Birth Control After Baby
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What it is
For Nursing Mothers?
The Combination Pill
Oral contraceptive combining estrogen and progestin that suppresses ovulation
Should not be started until 2 to 6 weeks postpartum. Best for nonsmokers. Reduces breast milk production
The Mini Pill
Oral contraceptive containing progestin only
(80% if not nursing)
Should not be started before 4 to 6 weeks postpartum. Has no effect on breast milk production. Can cause vaginal spotting and irregular cycles. Effectiveness declines when breastfeeding is supplemented
Six match-size plastic progestin capsules inserted by a doctor under the skin of the upper arm; the capsules suppress ovulation for up to 5 years but can be removed at any time and fertility is restored within days.
Best not started before 6 weeks postpartum when breastfeeding is
established. Expensive if used for fewer than 3 years. Possible
irregular periods for the first year.
Injections of synthetic progestin, given every 3
months to suppress
Best not started before 6 weeks postpartum until breastfeeding is
established. Can take 10 months or longer for fertility to return after usage is stopped. May cause weight gain that's difficult to lose, irregular periods, or breakthrough bleeding.
Male condoms fit over the penis to capture sperm; they are made of latex or polyurethane. The female condom (brand name Reality) is a sheath with a closed inner ring that fits over the cenix like a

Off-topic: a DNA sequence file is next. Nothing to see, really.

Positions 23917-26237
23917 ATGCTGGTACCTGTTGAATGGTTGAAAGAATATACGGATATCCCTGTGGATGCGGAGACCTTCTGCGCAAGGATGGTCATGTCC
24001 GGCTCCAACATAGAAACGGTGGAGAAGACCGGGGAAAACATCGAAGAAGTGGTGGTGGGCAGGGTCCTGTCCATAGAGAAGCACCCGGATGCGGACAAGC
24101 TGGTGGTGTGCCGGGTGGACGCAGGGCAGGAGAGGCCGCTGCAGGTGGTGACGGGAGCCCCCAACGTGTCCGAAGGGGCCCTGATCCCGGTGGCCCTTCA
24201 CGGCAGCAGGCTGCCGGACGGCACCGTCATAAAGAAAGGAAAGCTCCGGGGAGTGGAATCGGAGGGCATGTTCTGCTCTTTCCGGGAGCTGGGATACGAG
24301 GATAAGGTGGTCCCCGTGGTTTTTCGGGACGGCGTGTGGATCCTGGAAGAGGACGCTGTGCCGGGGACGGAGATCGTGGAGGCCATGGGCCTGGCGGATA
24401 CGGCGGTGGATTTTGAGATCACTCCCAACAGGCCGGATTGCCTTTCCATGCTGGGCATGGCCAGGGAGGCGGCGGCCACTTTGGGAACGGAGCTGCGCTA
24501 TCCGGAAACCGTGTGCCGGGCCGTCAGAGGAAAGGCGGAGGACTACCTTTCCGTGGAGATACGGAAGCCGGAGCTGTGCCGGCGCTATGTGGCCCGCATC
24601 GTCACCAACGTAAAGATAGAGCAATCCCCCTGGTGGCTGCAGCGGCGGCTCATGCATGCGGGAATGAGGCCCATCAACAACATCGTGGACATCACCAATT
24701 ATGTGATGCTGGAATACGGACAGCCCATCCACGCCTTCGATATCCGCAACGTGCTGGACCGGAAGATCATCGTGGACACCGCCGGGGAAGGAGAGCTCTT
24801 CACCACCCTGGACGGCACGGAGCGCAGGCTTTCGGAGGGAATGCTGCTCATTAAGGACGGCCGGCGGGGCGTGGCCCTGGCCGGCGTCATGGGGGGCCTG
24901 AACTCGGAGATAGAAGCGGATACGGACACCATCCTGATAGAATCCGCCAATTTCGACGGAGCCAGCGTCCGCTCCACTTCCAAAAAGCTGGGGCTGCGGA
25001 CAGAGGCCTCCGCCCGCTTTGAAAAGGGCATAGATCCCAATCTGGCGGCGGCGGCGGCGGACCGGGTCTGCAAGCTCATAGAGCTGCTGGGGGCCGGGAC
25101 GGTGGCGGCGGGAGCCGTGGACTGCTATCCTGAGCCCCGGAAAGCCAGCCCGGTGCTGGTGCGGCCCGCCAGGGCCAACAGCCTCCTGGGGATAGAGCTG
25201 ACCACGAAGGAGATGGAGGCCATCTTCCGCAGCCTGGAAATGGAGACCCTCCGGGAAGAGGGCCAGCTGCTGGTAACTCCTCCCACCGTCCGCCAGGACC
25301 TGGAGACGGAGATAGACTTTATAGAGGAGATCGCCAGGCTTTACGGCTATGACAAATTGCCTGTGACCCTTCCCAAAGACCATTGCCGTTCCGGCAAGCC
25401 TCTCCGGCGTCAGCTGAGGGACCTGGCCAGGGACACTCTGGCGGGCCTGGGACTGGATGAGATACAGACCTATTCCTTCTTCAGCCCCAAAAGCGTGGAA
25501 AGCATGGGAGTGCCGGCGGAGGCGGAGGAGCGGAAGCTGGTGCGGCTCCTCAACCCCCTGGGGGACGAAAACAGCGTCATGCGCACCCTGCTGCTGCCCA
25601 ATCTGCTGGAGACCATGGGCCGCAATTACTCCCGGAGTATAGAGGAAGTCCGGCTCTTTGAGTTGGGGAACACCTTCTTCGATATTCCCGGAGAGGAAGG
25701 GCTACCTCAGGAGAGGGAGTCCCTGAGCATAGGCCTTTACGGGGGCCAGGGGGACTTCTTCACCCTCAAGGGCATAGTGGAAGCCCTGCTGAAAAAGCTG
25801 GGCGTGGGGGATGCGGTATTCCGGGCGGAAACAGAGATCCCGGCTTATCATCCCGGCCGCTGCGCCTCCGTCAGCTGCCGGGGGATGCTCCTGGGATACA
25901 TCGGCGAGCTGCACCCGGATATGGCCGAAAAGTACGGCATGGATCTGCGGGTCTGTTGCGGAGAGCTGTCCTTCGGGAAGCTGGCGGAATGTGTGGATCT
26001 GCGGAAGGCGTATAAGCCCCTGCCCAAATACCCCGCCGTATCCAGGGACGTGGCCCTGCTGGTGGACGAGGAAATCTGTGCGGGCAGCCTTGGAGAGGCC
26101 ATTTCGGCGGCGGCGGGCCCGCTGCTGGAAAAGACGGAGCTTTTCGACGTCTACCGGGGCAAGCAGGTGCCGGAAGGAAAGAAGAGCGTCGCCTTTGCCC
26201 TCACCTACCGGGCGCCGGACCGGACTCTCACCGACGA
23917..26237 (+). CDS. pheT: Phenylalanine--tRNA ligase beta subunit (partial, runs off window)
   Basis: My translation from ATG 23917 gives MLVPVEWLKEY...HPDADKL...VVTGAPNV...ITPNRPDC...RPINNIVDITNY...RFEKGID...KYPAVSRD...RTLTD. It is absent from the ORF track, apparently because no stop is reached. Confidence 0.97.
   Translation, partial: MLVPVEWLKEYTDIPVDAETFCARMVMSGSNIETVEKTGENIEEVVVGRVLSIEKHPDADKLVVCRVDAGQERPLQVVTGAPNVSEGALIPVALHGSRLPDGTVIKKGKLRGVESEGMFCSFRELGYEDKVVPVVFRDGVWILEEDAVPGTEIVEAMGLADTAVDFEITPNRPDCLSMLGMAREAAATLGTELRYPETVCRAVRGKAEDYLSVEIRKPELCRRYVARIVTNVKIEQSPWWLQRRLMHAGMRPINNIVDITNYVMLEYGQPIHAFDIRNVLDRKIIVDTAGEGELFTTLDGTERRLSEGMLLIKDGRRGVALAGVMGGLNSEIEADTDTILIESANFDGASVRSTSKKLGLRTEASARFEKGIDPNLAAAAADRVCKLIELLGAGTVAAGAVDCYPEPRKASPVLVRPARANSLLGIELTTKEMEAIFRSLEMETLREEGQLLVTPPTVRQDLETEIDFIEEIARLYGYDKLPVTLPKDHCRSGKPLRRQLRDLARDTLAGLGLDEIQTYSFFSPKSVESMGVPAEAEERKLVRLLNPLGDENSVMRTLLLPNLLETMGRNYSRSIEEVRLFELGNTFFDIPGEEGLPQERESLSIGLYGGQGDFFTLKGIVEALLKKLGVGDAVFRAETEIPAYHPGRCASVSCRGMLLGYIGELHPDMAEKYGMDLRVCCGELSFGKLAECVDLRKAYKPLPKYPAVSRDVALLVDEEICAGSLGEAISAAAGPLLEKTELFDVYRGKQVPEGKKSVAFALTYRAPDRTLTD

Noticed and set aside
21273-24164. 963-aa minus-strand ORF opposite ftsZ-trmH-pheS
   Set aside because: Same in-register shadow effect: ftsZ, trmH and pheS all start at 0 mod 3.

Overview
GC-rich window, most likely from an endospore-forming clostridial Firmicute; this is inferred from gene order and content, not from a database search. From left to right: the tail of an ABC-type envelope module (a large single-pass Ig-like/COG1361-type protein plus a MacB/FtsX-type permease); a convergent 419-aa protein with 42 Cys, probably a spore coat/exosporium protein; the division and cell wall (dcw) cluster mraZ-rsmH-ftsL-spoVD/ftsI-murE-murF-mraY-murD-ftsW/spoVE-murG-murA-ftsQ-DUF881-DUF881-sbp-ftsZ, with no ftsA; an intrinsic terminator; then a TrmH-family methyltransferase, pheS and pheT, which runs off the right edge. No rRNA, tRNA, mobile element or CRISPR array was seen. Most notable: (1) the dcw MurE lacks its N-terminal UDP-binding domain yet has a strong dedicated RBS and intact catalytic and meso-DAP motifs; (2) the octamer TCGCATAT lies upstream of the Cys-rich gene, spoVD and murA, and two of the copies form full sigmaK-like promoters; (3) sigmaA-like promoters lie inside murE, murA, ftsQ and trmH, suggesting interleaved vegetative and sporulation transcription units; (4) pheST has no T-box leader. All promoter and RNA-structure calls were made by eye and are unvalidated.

diaphragm and an open outer ring that rests outside the lips of the vagina.
Best used with spermicidal jelly or foam (they appear to have no effect on breastfeeding).
A round rubber dome that fits inside a woman's vagina and covers her cervix.
Proper fit is essential. After childbirth, a woman who previously used a diaphragm should be refitted, but not until 6 weeks postpartum.
A small plastic device placed in the uterus to prevent fertilization or the attachment of a fertilized egg to the uterine wall; most last one year.
Unlike the old Dalkon Shield model
associated with infection and infertility, today's IUDs (ParaGard and Progestasert) are considered very safe and a good choice for women who have children but don't want permanent sterilization. Wait until 6 weeks postpartum before insertion.
Natural Family Planning
Method of avoiding intercourse during peak fertility by monitoring body changes (also called periodic abstinence or the rhythm method).
Unpredictable. Relies on ovulatory changes that may be difficult to detect postpartum. After menstruation is clearly reestablished, it's best for women with very regular cycles.
In a woman, a tubal ligation involves blocking or severing her fallopian tubes so that sperm cannot reach eggs. In a man, a vasectomy cuts and seals his sperm ducts
If you want your tubes tied in the delivery room, you should discuss this with your doctor well in advance of your due date, as consent needs to be signed early
Birth Control After Baby
Since ovulation typically occurs 2 weeks before you menstruate, don't wait until your period resumes to discuss family planning with your doctor. Here's how contraceptive options stack up for postpartum use